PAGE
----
Critics often charge that No Child Left Behind caused schools to neglect social studies (among other subjects) owing to the law’s narrow focus on reading and math. The truth, however, is that very little time (5 percent) was devoted to social studies in elementary classrooms even before NCLB. I suspect it has much to do with the teacher quality hypothesis raised by Tyner and Kabourek. Good social studies requires both knowledgeable teachers and sound curricula. Absent that, there’s not much point to devoting more time to it.
Before tacking on additional curricular time for social studies (or any other discipline), states and districts should lift the veil on present classroom practices. We still have an inexcusably poor understanding of how schools and systems spend billions of dollars on educational materials at a time when the country is correctly fixated on better civics and history education. Without this information, the effort to improve the civic knowledge and attitudes of our students will remain artificially hamstrung.
So yes, a diet rich in content is just what the doctor ordered for our youngest learners, but it’s amazing that the authors found such a strong effect given the “wasteland” that is elementary social studies. Imagine if we taught social studies well instead. The impact could be even greater.
There used to be two sureties when it came to American K–12 education: Kids would attend school, and school leaders would demand more money. This fall, with half the nation’s schools shuttered and school districts paying bus drivers to drive empty routes, the first is no longer a given. But the budgetary demands continue unabated.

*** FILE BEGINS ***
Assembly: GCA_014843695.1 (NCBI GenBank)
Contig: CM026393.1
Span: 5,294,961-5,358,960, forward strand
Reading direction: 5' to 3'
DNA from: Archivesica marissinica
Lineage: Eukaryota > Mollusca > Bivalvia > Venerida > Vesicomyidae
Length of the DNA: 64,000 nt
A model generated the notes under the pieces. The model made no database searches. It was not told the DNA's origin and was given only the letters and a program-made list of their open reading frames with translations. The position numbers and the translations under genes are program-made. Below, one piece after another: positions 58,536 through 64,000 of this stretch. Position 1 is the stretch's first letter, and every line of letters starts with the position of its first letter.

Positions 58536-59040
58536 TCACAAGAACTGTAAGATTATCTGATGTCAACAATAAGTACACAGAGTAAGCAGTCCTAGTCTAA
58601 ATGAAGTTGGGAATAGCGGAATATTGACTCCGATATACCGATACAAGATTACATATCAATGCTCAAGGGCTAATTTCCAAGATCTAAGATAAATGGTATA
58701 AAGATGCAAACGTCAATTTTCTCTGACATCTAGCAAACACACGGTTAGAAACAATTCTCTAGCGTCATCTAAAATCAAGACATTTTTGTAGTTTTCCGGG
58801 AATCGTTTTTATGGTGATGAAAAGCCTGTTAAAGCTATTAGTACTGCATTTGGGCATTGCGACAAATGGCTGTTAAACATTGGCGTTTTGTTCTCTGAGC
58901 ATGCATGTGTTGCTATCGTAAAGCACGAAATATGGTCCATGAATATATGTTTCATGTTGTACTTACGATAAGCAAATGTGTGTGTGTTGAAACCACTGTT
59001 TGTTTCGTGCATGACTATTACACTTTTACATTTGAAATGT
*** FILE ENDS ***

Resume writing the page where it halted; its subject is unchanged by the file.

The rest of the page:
Indeed, this summer has been filled with school and teacher-union leaders demanding billions to help schools weather Covid-19. But it’s not like these demands are anything new. More than a year before the coronavirus struck, United Teachers Los Angeles president Alex Caputo-Pearl urged teachers to strike in order “to get the basics for [Los Angeles] students.” He neglected to mention that the district was spending $18,788 per student, average teacher pay was $78,962, and the cost of employee benefits had grown an astounding 138 percent between 2001 and 2016.
In May, New York City schools chancellor Richard Carranza told the city council, “We are cutting the bone. There is no fat to cut, no meat to cut.” He failed to mention that his district spent an extraordinary $28,900 per student in 2019, according to the city’s Independent Budget Office, or that he had added 340 positions to the central bureaucracy and borough offices in 2019.
In truth, the U.S. spends more than $700 billion on K–12 education a year, or about $14,000 per student. That’s 39 percent more than the average OECD nation. And many big-city districts spend considerably more, with per-pupil outlays of more than $20,000 per year in places such as Washington, D.C., and Boston.
While teacher-union leaders and Democratic politicians frequently suggest we’ve just been through two decades of “school disinvestment,” after-inflation funding actually increased by 27 percent between 2000 and 2016. But it’s not clear that we’re spending all of this money in effective ways. For instance, as researcher Ben Scafidi has documented, the ranks of non-instructional staff have grown more than twice as fast as student enrollment over the past thirty years.